After last year’s halftime show had Facebook moms flocking to social media to decry the “moral degeneracy” of Jennifer Lopez and Shakira, the NFL was no-doubt looking for a controversy-free, safe halftime show — which they found with The Weeknd.
The 30-year-old performer lit up the Super Bowl with a fun yet mom-friendly halftime show. Because his toe-tapping, infectious earworms have dominated the airwaves for the better part of six years, he’s popular enough to satisfy the young viewers while moderately viewer friendly enough for the older viewers to tolerate him.
The Weeknd’s set design was brilliant considering the COVID-19 restrictions put in place for the performance. The stage was not allowed to be built on the field, and as a result, it was placed in the stands. The Las Vegas-themed backdrop fit well with The Weeknd’s stylistic choices over the past few months in support of his new album, “After Hours.” Throughout his performance, The Weeknd was highly mobile, moving from the stage to inside the stands to on top of the set-piece and down on the field. This made the performance dynamic, keeping the audience engaged while The Weeknd ripped through his setlist.
One interesting aspect of the performance was the use of backup singers and dancers. Backup singers filled the set-piece, giving the impression of a church-like chorus. Their masks featured glowing red eyes, giving the performance a more sinister feel. Once The Weeknd moved into the stands, a group of bandaged backup singers crowded around him. The masks served two purposes, one practical and one stylistic: protect the performers and stay within Centers for Disease Control and Prevention guidelines, while also drawing attention to The Weeknd’s ongoing critique of beauty standards and plastic surgery in Hollywood. The utilization of these strategies was one of the show’s highlights, giving depth and filling out the performance.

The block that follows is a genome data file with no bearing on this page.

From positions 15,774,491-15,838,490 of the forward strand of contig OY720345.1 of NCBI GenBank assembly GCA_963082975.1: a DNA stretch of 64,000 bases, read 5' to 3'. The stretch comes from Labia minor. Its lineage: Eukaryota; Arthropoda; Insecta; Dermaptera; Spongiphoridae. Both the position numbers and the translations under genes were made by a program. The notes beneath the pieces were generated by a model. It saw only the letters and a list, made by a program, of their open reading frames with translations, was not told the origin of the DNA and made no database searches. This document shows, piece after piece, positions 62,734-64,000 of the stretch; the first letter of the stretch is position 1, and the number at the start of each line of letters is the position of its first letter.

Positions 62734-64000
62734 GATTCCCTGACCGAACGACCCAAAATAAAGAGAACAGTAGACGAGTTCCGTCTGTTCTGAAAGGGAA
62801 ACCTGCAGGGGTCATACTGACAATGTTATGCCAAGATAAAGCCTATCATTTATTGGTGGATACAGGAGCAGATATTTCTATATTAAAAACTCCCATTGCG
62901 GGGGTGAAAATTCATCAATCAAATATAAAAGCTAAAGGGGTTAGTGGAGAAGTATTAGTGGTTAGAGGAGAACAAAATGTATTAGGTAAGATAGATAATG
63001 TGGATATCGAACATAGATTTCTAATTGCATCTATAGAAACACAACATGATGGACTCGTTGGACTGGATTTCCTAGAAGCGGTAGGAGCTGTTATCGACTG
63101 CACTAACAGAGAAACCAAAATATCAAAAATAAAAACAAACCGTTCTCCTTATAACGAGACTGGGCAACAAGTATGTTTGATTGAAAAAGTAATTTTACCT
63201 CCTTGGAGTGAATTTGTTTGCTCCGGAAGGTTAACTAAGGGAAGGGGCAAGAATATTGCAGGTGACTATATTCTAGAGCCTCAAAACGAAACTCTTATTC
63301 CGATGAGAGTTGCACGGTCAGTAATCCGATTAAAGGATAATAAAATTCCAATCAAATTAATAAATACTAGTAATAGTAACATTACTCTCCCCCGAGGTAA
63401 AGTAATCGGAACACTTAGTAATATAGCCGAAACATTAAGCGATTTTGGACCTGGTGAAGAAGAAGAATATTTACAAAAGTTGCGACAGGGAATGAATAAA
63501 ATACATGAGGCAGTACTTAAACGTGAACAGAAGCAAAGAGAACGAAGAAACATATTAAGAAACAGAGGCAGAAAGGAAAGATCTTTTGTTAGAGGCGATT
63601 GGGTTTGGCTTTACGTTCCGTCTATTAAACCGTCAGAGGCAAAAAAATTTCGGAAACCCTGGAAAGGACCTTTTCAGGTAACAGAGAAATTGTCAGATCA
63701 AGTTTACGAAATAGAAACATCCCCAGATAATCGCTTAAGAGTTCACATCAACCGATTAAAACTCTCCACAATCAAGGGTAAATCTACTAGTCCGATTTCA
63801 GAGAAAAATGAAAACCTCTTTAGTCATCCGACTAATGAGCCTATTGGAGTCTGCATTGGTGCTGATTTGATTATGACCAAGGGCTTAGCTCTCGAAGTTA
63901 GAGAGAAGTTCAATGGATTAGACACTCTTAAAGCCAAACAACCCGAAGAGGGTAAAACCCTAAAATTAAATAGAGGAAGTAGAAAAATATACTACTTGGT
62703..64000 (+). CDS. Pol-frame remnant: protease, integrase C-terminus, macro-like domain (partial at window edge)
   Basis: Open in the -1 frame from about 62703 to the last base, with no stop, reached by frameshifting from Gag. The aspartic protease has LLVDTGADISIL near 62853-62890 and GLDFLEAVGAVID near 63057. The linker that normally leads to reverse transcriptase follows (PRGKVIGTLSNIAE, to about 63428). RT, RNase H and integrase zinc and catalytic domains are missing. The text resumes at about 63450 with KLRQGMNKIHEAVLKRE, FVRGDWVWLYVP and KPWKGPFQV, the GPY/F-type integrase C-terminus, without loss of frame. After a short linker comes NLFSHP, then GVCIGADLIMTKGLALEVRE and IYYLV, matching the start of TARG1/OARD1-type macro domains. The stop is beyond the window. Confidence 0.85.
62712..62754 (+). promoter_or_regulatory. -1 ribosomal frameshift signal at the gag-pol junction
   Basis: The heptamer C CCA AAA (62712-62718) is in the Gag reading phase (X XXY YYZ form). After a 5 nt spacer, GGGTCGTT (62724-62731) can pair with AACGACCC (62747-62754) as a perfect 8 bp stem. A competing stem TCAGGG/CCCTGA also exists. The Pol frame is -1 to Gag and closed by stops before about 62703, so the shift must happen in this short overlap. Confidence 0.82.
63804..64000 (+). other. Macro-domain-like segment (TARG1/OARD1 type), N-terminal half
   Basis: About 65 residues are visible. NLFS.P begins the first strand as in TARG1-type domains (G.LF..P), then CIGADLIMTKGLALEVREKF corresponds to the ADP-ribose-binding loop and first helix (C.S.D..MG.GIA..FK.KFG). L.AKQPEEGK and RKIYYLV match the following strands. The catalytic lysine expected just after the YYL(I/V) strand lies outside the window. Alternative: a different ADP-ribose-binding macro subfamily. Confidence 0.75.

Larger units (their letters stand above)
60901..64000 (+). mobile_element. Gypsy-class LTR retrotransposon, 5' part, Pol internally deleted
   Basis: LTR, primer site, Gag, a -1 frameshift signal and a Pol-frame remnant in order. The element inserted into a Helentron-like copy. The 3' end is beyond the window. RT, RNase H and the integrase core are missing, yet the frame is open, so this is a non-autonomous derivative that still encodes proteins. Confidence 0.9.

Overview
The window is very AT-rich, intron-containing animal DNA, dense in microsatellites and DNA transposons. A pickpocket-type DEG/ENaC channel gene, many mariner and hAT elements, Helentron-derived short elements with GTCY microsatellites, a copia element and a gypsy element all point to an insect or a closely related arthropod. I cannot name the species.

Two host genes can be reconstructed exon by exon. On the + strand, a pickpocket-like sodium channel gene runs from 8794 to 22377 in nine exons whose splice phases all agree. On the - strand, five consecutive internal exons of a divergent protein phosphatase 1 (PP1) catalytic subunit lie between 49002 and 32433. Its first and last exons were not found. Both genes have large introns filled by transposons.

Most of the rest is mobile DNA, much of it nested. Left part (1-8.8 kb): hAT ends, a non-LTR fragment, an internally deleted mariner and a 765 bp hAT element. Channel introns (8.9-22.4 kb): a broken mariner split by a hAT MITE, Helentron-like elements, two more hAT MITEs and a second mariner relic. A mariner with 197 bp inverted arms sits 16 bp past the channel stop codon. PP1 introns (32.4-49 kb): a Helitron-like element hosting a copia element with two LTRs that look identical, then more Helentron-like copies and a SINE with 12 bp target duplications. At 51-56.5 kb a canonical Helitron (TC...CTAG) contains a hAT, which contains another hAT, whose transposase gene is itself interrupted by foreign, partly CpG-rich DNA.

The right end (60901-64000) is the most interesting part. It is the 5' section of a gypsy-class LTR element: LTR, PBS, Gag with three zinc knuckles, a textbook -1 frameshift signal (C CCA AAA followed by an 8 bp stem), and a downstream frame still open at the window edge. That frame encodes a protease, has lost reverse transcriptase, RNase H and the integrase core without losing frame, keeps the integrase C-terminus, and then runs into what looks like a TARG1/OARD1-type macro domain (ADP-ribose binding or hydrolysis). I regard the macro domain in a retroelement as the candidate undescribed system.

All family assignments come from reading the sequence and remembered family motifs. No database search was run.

The setlist was another crucial aspect of The Weeknd’s performance. The Super Bowl halftime shows are unfortunately very short, leaving artists to cut many of their songs and even trim them into smaller bits. This can often feel rushed, but The Weeknd pulled it off well, running through a quick eight song setlist that showcased all of his hits, including an amazing show-stopping, firework-filled finish with his most recent hit, “Blinding Lights.” The low camera angle on The Weeknd, combined with the fireworks lighting up the sky behind him, creates the perspective of the performer as larger than life as he belts out the final number in the setlist.
Unfortunately, no performance is perfect. While The Weeknd’s performance was good, it was not great. Many audience members took to Twitter to express their boredom with the performance, which seemed to drag at times. Some minor sound and vocal issues popped up now and then, but overall, they were not prominent. While the performance was not a mind-blowing, prop and gimmick filled performance, it was exactly what the NFL needed it to be: safe and entertaining.
The Weeknd’s performance might have been boring at times, but it was refreshing to see an artist use props to supplement their performance, not overshadow it. The Weeknd gave the NFL exactly what it was looking for: a performance, not a show.